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One-Two Punch

Corvette Racing scores a knockout victory in the '05 ALMS finale

Greg P. Johnson Jan 31, 2006
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Pratt & Miller's Corvette Racing team put on a marvelous display ofstrategy, expertise, and preparedness during the final race of the '05American Le Mans Series (ALMS), held late last fall at Mazda RacewayLaguna Seca. As usual, the C6.Rs sprang out of the trailer ready to takeon their season-long nemeses from the Aston Martin racing program. Butwhile the Corvette-versus-DBR9 showdown promised to becharacteristically fierce, lower-profile entries from teams such asSaleen and Maserati were also keen to derail the Chevrolets' dominance.

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Corvette C6.R pilot Ron Fellows (left) performs a last-minute check ofhis safety gear, while co-driver Johnny O'Connell (center) and aMichelin tire official look on.

Qualifying for the race was headed up by the Saleen S7R. It seems theC6.Rs were playing a bit of "cat and mouse," however, as their truepotential quickly became evident on race day. From the get-go, RonFellows put on a truly inspired driving display, making short work ofthe leading GT1-class cars. His opportunistic pass of the Saleen in Turn10 gave him the class lead when the S7R faltered slightly exiting thesweeping, downhill Turn 9.

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A lucky National Corvette Museum supporter (left) was chosen to handlethe team's flag-holding duties during pre-grid. Afterward, she posedwith Corvette Chief Engineer Dave Hill.

Each driver put in two shifts over the course of the four-hour race.Johnny O'Connell was paired with Fellows in the team's No. 3 car, whileOliver Gavin was teamed with Olivier Beretta in the Pratt & Miller No.4.

The Laguna Seca track has been reconfigured over the last year toaccommodate the demands of Moto GP racing. The switch involved changesto the location of various bridges and walls, as well as to the size andinescapability of the gravel traps. Once in these vast pea-gravel"no-man's lands," the heavier cars sink to their wheel hubs and areabsolutely unmovable under their own power. (The flyweight GP bikes aremuch easier to dislodge.) The result was no fewer than five full-courseyellow flags over the length of the race while officials extracted thestranded cars.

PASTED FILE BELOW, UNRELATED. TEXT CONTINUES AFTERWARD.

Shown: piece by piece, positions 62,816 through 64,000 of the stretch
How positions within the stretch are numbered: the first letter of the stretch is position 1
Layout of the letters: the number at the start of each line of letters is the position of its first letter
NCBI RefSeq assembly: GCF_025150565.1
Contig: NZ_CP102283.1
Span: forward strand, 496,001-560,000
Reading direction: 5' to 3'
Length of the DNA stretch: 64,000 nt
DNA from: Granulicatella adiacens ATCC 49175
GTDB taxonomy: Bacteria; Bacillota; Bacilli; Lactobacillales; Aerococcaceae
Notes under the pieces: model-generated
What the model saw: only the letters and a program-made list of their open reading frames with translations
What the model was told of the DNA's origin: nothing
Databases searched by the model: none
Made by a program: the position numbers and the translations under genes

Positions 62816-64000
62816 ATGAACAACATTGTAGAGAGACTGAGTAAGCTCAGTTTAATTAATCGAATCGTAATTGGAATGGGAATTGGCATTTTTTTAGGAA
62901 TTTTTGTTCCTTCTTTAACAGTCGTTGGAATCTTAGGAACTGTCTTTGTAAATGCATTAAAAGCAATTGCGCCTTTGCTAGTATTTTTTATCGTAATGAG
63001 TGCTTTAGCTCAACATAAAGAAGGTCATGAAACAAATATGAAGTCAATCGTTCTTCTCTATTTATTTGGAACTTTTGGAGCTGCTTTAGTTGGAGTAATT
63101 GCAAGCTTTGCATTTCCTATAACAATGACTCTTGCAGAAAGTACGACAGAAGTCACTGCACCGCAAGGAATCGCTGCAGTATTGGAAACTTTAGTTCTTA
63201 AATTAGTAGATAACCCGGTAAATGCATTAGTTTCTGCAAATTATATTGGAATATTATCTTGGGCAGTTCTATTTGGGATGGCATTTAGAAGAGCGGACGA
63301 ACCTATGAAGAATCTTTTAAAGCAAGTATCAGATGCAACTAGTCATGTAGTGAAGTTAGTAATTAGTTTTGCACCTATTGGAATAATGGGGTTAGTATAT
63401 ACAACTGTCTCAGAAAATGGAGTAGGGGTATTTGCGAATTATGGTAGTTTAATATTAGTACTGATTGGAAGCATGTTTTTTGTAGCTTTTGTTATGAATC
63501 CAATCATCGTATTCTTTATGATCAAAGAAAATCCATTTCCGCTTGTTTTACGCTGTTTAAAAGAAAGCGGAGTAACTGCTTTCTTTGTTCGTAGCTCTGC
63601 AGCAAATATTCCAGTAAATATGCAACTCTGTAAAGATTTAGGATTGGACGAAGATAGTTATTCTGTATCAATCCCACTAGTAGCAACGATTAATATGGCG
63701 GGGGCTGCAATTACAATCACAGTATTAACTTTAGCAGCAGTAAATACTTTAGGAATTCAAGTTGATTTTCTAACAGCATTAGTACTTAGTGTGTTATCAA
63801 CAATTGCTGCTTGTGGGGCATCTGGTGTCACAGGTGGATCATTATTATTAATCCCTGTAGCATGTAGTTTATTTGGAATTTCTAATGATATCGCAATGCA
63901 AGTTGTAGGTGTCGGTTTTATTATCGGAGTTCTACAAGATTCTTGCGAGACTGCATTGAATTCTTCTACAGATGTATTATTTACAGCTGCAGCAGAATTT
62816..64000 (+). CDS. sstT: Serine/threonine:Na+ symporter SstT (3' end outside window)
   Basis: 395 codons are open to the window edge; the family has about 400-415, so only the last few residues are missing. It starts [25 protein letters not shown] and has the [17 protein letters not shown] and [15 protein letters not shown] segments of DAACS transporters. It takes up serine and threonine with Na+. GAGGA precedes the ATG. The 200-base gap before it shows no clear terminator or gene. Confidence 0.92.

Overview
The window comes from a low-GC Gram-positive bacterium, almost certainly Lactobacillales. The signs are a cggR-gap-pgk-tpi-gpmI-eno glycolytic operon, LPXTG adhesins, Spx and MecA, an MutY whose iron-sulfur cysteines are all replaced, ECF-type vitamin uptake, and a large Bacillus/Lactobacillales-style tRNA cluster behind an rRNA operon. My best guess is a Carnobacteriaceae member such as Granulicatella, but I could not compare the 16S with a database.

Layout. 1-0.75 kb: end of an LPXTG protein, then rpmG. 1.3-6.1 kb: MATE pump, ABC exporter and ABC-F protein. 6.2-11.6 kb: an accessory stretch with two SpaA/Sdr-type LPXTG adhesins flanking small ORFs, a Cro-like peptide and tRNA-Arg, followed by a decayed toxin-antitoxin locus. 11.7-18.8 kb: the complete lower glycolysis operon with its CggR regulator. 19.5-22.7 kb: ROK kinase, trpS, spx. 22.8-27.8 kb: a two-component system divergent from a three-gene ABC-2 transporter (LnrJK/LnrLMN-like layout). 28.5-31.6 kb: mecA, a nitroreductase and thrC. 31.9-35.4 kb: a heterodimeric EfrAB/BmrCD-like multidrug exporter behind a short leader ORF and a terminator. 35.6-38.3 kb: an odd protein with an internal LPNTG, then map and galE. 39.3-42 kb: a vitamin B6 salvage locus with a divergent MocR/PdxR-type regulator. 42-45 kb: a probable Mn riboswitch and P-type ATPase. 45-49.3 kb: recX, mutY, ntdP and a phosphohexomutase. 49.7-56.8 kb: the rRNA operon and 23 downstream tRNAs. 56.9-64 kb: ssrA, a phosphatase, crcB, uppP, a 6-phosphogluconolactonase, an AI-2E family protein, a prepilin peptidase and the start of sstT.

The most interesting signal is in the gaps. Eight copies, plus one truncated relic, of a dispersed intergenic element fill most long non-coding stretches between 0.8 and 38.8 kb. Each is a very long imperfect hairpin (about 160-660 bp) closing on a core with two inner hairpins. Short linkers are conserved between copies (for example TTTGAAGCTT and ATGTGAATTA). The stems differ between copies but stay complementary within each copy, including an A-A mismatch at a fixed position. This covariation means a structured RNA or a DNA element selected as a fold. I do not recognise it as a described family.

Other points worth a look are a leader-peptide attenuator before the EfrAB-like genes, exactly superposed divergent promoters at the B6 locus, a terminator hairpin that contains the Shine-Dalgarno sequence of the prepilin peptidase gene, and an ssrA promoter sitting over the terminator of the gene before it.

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Crew members prep replacement slicks before the race. The "23" inscribedon the tire denotes the proper air pressure (in psi), while the "RF"refers to tire's placement on the car (i.e., "right front"). Thetriangles signify the rotational direction of the tire.

These delays bunched up the field and also made for interesting calls inpit-stop strategy. On more than one occasion, teams lining the hot-pitlane were prepared for a tire change and refueling, only to be postponedby the intrusive full-course yellow. All of this kept the drivers andteams of GT1 battling back and forth throughout the race. Tellingly, theGT1-class lead was held by every car on the grid, making this anespecially exciting race to behold.

In the end, however, the Corvettes were the class of the field--notbecause of sheer mechanical dominance, but thanks to excellent pit work,driver talent, and informed strategy. Fellows was on a tear throughoutthe evening, employing a set of ingenious and aggressive passingmaneuvers to put the No. 3 car back in the lead during his seconddriving stint. Starting with a series of sweeping moves through LagunaSeca's famous corkscrew, Fellows darted in and out of traffic throughTurns 9 and 10, grabbing first place before entering the tight,left-hand Turn 11 that leads onto the front straight. Watching thatsequence made it clear we were experiencing sports-car racing at itsfinest.